As a logical and necessary extension of previous research (Rakauskas, et al., 2005), this study aims to assess the risk of cell phone use for traveler information applications; namely while using Minnesota's 511 interactive voice response (IVR) menu.
First, detailed usage, utility, and usability evaluations of the MN511 were conducted. The goal of this design was to help harmonize the transfer of knowledge between access methods while also easing implementation concerns for the MN511 developers. Next, a simulated driving experiment was conducted with the goal of seeing if using an IVR menu leads to more risky driving behavior compared to driving while not accessing a menu. It also allowed us to see if changing the MN511 menu might affect driver performance. While using both phone menus, drivers seemed to compensate for the additional mental workload by delaying their reactions until they felt comfortable taking action. There were no differences between the two menu types for the majority of driving performance measures.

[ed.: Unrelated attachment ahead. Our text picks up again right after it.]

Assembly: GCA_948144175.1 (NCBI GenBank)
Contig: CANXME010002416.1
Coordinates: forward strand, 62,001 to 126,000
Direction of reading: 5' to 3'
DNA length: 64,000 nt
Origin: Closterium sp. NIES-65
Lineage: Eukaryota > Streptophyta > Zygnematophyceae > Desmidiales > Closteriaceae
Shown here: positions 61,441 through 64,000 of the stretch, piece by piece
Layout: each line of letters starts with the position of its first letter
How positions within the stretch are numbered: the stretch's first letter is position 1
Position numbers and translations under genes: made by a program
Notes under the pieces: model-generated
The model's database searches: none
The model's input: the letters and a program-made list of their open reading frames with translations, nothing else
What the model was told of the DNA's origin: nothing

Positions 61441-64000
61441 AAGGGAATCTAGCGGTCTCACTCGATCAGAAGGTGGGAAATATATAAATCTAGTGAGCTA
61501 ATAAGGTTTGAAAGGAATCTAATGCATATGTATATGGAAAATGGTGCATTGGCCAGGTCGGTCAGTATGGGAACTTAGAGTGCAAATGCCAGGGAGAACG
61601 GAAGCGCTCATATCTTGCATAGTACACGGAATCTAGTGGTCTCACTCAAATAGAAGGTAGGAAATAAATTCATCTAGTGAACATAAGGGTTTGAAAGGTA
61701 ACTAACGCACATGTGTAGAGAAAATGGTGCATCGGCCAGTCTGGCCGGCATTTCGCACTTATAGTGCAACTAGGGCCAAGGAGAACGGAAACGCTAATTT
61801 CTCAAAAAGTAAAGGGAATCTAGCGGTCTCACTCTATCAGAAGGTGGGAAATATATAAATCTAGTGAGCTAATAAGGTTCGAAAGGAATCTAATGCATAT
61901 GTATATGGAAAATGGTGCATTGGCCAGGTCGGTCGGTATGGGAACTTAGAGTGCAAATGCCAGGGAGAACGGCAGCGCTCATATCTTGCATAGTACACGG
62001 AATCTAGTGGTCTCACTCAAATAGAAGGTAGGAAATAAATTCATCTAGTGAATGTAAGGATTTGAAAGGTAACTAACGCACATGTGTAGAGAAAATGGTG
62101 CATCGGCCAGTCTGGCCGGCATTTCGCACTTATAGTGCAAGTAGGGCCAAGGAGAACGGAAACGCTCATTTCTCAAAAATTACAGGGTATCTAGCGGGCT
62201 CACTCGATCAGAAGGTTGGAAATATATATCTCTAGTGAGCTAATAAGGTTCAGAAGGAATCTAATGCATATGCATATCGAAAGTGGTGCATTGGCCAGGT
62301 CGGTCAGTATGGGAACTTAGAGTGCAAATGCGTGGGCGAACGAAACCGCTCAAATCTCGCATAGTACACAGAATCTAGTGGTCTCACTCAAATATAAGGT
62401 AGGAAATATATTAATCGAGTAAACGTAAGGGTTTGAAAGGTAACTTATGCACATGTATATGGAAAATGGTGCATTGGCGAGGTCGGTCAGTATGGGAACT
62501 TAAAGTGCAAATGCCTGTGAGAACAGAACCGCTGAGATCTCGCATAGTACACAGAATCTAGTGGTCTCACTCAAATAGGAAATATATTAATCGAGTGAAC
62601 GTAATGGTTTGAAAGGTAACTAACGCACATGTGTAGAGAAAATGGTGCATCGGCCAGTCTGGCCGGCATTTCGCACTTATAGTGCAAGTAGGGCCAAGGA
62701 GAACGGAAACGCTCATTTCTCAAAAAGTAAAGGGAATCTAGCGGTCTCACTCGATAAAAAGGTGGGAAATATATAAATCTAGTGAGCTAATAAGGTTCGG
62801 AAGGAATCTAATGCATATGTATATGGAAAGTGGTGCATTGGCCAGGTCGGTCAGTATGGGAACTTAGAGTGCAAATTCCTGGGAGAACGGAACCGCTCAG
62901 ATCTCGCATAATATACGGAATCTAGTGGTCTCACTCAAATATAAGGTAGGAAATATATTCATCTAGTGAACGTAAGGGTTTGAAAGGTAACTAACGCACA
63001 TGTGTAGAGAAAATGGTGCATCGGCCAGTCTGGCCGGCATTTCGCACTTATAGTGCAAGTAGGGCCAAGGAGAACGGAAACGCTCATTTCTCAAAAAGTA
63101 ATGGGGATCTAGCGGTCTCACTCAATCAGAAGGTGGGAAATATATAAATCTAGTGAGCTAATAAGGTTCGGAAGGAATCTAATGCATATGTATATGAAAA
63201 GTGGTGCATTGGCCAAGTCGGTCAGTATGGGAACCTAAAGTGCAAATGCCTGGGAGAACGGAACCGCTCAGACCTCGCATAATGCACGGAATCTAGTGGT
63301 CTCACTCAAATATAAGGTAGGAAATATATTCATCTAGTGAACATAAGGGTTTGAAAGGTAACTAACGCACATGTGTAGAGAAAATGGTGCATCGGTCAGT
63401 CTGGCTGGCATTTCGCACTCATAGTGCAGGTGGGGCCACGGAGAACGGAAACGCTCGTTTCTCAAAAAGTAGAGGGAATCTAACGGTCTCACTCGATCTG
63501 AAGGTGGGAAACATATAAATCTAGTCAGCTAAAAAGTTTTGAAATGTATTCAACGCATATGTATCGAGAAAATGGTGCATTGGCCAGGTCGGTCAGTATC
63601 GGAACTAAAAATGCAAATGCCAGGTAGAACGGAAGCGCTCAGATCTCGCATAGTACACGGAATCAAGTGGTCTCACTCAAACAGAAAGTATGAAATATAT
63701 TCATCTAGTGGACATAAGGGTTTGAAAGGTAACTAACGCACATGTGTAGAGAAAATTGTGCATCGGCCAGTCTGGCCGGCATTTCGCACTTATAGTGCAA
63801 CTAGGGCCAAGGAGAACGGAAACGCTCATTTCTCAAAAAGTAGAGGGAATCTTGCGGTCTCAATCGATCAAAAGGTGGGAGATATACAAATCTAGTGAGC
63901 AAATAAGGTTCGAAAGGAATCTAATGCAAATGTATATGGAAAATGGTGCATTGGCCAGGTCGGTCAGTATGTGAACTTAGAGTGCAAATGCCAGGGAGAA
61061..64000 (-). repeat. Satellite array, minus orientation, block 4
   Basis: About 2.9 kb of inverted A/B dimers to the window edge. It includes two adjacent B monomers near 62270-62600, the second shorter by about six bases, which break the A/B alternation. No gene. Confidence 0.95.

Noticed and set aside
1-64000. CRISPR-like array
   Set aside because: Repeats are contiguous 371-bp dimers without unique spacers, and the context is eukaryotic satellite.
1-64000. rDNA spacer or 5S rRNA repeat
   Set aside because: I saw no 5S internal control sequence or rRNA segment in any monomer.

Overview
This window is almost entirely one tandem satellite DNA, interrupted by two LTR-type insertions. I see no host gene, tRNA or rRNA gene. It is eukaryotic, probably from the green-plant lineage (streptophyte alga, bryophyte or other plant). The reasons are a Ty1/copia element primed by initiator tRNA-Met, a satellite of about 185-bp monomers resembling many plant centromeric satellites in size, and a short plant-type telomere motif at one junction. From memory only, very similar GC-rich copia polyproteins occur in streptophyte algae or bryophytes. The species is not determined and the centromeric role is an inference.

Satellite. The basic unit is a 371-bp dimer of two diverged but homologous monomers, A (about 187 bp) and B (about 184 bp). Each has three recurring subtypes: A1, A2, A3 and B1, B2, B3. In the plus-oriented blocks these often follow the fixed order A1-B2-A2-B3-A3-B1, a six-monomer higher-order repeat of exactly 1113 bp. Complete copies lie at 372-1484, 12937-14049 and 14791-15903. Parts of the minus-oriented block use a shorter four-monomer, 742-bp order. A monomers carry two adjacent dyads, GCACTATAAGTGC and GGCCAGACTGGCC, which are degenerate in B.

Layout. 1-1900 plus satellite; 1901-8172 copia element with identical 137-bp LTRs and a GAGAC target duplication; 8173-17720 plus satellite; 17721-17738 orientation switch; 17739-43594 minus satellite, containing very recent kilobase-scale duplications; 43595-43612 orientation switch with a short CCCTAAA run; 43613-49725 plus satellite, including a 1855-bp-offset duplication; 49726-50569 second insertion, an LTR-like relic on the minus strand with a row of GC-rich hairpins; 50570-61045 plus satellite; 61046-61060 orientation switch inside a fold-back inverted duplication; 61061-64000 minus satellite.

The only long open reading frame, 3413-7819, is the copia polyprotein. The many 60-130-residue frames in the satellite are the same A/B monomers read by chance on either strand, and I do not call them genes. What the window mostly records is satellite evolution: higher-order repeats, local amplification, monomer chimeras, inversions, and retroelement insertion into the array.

This study addresses issues with the 511 IVR menus that were identified during this study and presents recommendations for future development.